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Astronomers unfold mystery behind MSP
Astronomers have succeeded in unravelling a mystery that has boggled the human mind for long, but not any more. They have solved the puzzle about millisecond pulsars, which are the fastest spinning stars known to science. Read on to find out more
ACCORDING TO astronomy, Millisecond Pulsars (MSP) are dense, highly magnetised dead stars with a rotational period ranging from one to 10 milliseconds, emitting radio waves somewhat similar to lighthouse beams. However, only the microwave or X-ray portions of the electromagnetic spectrum of the MSP can be viewed. Till date, their origin was a mystery to experts, and there were several existing theories about the same.

Now, however, a team of astronomers have come up with a logical reason about how the MSP evolved. As per the report published in the journal ‘Science’ by the researchers at National Radio Astronomy Observatory (NRAO), the MSP originated from a type of binary star system that spews out X-rays. The nine year long experiment conducted by the team, found that old pulsars emit X-rays first, followed by radio pulses after the new MSP collects mass from its neighbouring star.

"No one thought an X-ray source was going into a radio MSP until we found these radio pulsations," said Dr Scott Ransom, NRAO. The research conducted by the team at NRAO since 1998 to 2007, demonstrated how a pulsar gathers matter in a disc, simultaneously increasing its rotational speed. The observation uncovered a hitherto unknown process in the evolution of the MSP. After being reduced to a neutron star followed by a supernova, pulsars tend to rotate instantly, within fractions of a second or so. However, they often lose speed as they ‘age’, taking a few seconds for each rotation, and subsequently collapse.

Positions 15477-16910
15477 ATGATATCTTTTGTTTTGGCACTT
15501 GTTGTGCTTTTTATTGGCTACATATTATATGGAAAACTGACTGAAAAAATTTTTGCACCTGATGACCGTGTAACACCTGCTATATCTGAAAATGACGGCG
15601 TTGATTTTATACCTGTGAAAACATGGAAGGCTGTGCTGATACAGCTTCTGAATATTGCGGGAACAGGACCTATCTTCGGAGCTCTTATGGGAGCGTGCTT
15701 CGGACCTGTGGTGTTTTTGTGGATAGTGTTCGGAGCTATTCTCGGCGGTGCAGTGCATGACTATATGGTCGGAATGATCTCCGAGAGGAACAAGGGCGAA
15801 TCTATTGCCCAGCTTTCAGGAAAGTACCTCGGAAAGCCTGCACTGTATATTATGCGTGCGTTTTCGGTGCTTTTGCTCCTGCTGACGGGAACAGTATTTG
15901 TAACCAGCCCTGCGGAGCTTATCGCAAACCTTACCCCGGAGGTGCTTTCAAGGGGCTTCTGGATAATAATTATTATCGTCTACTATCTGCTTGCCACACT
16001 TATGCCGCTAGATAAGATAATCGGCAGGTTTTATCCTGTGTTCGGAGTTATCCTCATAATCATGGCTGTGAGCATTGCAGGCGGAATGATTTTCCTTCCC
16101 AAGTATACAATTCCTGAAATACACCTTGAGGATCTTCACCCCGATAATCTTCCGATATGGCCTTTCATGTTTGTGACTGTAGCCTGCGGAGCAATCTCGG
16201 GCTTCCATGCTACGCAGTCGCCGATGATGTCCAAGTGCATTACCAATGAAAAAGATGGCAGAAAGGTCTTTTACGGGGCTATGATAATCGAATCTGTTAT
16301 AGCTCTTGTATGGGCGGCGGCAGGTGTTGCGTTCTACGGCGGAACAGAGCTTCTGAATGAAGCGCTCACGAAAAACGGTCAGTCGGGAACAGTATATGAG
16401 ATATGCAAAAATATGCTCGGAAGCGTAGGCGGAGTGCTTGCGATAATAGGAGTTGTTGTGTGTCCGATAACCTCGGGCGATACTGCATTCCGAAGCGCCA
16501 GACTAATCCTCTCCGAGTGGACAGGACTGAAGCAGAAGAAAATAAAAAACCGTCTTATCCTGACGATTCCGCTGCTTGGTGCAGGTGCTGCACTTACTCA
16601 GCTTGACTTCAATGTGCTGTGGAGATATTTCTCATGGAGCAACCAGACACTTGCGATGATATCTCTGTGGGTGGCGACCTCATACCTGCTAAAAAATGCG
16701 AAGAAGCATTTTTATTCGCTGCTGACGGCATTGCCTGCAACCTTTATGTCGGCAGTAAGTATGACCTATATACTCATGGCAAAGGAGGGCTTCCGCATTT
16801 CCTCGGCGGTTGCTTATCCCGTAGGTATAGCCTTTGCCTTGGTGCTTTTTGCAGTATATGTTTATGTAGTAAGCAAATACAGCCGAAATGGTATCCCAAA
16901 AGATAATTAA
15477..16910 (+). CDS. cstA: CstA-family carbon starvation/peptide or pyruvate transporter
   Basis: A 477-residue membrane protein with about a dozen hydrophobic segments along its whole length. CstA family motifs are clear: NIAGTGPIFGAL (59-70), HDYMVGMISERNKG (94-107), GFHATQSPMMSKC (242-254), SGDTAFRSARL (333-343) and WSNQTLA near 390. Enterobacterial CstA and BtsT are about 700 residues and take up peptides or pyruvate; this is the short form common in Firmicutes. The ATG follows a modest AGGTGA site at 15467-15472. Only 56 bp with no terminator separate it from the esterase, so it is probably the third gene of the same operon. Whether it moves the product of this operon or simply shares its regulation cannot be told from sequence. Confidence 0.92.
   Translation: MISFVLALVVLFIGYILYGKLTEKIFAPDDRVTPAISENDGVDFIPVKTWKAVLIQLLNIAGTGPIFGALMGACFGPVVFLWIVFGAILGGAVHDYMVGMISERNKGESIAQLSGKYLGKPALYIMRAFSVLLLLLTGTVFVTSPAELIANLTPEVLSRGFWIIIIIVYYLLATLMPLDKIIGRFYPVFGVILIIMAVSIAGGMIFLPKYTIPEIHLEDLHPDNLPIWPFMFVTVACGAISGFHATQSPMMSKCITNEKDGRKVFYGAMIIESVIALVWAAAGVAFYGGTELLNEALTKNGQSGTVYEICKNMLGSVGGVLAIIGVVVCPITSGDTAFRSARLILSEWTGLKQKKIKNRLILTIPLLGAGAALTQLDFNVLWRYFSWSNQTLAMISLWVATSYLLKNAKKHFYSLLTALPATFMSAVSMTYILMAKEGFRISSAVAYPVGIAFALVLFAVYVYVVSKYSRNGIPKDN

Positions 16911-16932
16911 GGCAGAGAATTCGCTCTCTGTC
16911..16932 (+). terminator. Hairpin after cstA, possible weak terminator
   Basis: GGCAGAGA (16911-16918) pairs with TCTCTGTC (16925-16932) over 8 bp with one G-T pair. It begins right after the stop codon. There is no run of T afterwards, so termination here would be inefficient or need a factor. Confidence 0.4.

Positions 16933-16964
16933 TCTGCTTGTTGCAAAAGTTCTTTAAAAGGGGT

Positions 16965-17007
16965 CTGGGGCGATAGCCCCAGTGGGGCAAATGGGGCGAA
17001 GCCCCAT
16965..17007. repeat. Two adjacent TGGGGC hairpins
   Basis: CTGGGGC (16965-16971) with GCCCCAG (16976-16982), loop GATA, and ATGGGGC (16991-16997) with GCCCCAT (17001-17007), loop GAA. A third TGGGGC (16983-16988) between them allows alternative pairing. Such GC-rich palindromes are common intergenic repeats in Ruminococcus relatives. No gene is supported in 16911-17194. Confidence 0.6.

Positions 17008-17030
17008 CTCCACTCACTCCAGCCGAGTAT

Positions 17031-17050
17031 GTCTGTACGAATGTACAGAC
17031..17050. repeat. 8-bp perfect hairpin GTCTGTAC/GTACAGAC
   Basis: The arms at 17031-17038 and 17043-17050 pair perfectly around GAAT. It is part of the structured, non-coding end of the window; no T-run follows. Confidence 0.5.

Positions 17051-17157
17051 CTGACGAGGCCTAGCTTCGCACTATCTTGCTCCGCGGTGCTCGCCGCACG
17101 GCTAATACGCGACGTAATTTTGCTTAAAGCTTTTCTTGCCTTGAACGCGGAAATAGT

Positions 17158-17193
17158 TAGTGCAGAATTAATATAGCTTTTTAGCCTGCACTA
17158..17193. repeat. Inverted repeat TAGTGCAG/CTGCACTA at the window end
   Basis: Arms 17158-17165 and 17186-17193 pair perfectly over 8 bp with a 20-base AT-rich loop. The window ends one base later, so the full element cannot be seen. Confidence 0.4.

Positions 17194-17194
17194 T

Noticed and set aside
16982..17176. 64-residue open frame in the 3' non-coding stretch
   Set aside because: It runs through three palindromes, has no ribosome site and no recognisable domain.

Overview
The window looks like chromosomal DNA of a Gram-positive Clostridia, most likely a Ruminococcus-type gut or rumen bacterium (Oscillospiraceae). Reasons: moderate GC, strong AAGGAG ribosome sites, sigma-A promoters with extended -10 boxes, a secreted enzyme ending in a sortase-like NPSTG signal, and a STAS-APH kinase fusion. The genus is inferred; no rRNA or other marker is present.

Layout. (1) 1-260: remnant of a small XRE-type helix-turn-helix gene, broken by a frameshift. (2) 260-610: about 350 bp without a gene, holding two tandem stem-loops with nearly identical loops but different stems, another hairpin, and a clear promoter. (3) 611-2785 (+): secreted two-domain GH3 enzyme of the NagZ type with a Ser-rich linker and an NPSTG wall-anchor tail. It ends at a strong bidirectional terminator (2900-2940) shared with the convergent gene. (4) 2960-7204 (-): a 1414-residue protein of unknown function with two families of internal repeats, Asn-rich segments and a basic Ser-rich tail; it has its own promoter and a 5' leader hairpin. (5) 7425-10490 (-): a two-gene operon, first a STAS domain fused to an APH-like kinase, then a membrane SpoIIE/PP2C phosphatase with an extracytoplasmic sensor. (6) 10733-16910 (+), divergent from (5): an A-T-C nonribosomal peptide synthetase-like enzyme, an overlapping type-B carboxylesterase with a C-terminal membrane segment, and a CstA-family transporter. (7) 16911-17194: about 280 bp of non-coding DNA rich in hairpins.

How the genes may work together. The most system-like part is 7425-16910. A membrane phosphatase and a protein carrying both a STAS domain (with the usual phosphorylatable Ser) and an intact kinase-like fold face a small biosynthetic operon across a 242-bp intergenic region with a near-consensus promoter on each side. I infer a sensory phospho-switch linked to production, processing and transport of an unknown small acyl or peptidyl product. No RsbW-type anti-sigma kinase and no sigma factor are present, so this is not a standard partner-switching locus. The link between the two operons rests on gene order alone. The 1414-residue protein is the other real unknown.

The new theory is based on the idea that the neutron star is stealing gas from its companion; once the gas runs out, the disc disappears, spraying out its radio pulses at much higher speeds. During the last decade, astronomers have managed to unfold the process in LMXBs, which show an accretion disc stage, following in a spinning system that emits X-ray pulses.

Conducting a wide-field survey with the help of the Green Bank Telescope in West Virginia, US, in 2007, the NRAO team succeeded in spotting an object situated 4,000 light years away. They further discovered that the same item had previously been located by the Very Large Array telescope as well as the Sloan Digital Sky Survey.

However, the new observations unfolded an entirely different story. While in 2000, the very same object seemed to carry an accretion disc of mass collected from its companion star, and in 2002 the disc had disappeared completely, the new observation in 2007 revealed its real nature – that it was an MSP, sweeping at every 1.7 thousandth of a second. "It appears this thing has gone from looking like an LMXB to looking like a pulsar, as it experienced an episode during which material pulled from the companion star formed an accretion disk around the neutron star," said Dr. Ransom.

The researchers now assume that, during the final stage of the mass transfer, the companion star gave up its remaining energy in fits and starts, so as to retain a patchy mess of gas surrounding the pulsar, which interfered with its regular radio pulses as observed on Earth. Dr. Ransom believes that the team of researchers was exceptionally fortunate to catch the system at a time when it transforms from X-ray emitter to MSP, since, usually such transitions take the time equivalent of the blink of an eye.

The report published by the researchers said that the outcome provided convincing evidence regarding the formation of the MSP. "So far we've been completely unsuccessful. But, who knows, within next year, maybe more of those systems will stop donating gas completely, and a radio pulsar will pop up," concluded co-author of the report, Dr Ransom, adding that this discovery has inspired a further study regarding the MSP.

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